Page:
For Immediate Release

Organization Profile: 

Christina DiPasquale
Phone: 202.481.8181

Examining Egypt’s Presidential Election

WASHINGTON - Today, as Egyptian voters head to the polls this week in the first round of historic presidential elections that should mark the beginning of the end of formal military rule in the country, the Center for American Progress released “Previewing Egypt’s 2012 Presidential Elections: Another Step Forward in the Country’s Political Tranistion – but Not the Last,” by CAP Senior Fellow Brian Katulis. This issue brief includes background on the presidential elections, the three issues dominating the national debate for the past few months, the next phase of Egypt’s political transition and the U.S. response.

These are the first competitive presidential elections Egypt has ever had. They signal an important step forward in the opaque political transition managed by the Supreme Council of the Armed Forces—which consists of a body of senior officers in the Egyptian military—since former President Hosni Mubarak stepped down in February 2011. Most analysts estimate that no single candidate will receive more than 50 percent of the vote this week, which would require a runoff between the top two candidates in mid-June. If the election proceeds according to current plans, the military rulers will formally hand over power to a civilian government by the end of June. Even after a new president is sworn into office, however, Egypt’s political transition will remain incomplete as the country faces unresolved debates over plans for a new constitution and continued questions the military’s budgetary power and control of key sectors of the economy.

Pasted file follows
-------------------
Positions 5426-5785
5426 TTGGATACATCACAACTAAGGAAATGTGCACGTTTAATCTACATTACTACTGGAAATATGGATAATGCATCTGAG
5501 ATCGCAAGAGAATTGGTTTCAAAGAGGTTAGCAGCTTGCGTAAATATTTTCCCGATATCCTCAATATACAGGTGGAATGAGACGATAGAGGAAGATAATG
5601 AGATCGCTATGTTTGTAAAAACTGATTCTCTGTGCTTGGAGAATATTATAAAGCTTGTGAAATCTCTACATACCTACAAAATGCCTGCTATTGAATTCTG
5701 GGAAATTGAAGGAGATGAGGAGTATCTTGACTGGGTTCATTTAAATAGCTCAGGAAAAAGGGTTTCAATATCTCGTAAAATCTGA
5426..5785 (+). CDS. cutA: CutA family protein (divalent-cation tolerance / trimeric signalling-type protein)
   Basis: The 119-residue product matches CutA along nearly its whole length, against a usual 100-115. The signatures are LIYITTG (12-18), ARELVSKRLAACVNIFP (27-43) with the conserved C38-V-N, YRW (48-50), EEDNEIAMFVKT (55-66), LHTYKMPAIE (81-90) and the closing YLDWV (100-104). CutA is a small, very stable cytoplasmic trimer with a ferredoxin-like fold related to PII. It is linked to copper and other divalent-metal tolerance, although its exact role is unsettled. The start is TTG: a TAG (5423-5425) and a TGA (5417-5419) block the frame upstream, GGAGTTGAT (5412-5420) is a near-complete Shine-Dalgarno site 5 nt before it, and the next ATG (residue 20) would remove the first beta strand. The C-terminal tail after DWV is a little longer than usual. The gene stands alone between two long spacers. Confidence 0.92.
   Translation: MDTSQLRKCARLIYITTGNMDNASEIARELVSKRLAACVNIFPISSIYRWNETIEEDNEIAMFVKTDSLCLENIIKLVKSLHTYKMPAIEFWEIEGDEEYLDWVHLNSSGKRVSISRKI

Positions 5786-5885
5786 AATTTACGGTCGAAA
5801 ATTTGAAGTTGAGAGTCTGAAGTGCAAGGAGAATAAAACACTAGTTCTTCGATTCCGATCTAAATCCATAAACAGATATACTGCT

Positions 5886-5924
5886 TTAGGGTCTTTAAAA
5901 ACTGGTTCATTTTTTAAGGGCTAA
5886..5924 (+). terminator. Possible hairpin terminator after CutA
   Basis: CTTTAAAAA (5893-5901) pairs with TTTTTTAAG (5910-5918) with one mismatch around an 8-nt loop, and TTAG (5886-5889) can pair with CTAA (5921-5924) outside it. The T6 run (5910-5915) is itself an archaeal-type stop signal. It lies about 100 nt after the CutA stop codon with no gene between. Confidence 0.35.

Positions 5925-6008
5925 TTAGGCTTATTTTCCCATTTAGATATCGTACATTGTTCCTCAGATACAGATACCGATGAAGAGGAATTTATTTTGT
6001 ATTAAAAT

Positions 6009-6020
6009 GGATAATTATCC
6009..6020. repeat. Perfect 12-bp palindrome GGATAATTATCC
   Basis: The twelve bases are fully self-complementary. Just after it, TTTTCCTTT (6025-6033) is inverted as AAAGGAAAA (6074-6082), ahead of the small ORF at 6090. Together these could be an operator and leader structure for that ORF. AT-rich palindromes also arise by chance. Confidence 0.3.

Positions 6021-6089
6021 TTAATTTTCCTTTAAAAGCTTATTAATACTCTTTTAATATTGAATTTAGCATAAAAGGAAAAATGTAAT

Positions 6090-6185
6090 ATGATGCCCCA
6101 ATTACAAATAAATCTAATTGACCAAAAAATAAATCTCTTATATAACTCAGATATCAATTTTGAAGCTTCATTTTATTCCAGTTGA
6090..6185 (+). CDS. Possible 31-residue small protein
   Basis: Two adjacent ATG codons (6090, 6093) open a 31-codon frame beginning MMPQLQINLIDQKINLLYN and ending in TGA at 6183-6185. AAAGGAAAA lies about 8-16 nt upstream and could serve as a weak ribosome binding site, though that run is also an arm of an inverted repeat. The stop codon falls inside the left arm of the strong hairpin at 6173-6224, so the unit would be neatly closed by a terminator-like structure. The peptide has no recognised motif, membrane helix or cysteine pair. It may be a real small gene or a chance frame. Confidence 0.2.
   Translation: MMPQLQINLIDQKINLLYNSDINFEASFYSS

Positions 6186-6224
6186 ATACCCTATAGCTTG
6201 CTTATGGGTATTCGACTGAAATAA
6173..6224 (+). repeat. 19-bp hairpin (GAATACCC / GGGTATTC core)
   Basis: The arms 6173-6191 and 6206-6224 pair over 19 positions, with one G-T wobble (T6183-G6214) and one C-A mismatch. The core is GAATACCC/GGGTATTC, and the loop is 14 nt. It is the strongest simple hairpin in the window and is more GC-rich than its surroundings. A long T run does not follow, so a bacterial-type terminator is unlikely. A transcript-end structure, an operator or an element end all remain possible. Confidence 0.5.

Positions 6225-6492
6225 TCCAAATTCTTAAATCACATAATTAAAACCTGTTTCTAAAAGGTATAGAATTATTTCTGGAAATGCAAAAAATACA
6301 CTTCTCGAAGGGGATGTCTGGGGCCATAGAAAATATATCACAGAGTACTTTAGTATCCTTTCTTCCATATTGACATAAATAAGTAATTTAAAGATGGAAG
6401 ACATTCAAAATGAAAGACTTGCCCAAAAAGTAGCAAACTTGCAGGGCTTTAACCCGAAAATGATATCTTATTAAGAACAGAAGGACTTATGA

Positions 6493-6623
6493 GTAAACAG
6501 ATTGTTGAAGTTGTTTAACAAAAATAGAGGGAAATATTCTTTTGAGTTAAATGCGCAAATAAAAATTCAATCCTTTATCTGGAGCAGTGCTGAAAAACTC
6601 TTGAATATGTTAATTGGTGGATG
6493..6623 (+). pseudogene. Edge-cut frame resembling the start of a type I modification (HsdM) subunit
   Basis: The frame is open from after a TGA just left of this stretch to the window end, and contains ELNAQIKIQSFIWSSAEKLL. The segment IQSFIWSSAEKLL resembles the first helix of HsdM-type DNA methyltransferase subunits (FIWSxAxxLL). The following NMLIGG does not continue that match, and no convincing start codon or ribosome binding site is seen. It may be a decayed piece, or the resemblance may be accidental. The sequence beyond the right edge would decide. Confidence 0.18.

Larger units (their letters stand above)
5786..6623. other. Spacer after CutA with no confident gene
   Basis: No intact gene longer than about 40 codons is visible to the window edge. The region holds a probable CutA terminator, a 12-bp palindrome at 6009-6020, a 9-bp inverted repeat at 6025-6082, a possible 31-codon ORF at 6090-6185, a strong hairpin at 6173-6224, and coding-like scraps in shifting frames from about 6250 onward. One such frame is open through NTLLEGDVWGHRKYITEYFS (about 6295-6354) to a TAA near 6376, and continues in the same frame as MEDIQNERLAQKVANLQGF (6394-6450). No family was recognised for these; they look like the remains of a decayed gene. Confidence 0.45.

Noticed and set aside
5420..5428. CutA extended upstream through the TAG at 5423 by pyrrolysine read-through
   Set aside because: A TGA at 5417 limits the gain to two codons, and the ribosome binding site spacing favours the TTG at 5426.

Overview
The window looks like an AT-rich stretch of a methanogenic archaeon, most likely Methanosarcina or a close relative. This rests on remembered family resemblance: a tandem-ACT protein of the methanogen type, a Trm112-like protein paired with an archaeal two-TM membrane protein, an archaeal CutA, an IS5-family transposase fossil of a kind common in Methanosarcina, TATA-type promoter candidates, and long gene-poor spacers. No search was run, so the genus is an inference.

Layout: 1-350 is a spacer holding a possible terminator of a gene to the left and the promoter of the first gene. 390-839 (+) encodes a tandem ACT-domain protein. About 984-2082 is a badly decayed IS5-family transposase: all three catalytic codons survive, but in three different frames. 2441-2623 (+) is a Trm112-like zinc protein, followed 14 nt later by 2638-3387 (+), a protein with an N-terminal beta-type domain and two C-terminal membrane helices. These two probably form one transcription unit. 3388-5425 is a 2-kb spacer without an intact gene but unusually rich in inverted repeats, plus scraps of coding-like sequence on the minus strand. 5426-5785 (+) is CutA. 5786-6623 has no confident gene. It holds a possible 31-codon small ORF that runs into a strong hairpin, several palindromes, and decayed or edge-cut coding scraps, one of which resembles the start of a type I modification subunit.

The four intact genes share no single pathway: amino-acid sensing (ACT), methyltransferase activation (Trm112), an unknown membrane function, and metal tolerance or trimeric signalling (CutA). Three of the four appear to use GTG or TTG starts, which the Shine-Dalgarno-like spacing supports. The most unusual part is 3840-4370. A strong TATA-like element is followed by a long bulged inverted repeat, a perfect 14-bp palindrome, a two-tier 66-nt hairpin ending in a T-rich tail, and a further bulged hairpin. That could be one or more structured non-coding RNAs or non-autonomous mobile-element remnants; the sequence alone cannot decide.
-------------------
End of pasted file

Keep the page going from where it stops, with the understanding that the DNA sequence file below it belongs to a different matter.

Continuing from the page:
As Egypt completes the first period of its political transition with the presidential elections this summer, the United States should undertake a major interagency review of its Egypt policy. In the third quarter of this year, the White House should bring all of its agencies together—the State Department, Pentagon, Treasury Department, Commerce Department, and the key intelligence agencies—to conduct a thorough strategic policy review. This review would examine all options for updating the tools for engaging Egypt at a time of fundamental political change and would plan for the new government coming into office there. This strategic review would help prepare the Obama administration or a new U.S. administration for new negotiations with Egypt’s leaders later this year and in 2013.

Once there is greater clarity about Egypt’s political transition, the United States and Egypt should begin a bilateral strategic dialogue in early 2013 aimed at renegotiating the basic terms of their relationship. The shift in political power from the Mubarak regime to multiple centers of power and increased public political participation necessitates this strategic dialogue, which would provide structure for a process in which both countries can reaffirm their core shared interests and can identify areas for developing new ways to enhance the bilateral relationship and update the way Egypt and the United States have managed their ties for decades. The end goal of this organized negotiation is to help build a more stable foundation for U.S.-Egyptian bilateral ties.

The final result of this process would mean a fundamental redefinition of U.S.-Egyptian ties that would seek to build cooperation on economic growth, trade, regional diplomacy, and continued cooperation on regional security and counterterrorism cooperation. To achieve this, the United States and Egypt need to work to expand the range of contacts to include members of Egypt’s parliament and Congress, and build broader business and civil society ties. With multiple centers of power emerging in Egypt, gone are the days when the United States can have a dialogue with a small set of leaders in Egypt’s government. Just as Egypt has entered into a profound political and economic transition, U.S. policy must change as well.

Read the full issue brief here.


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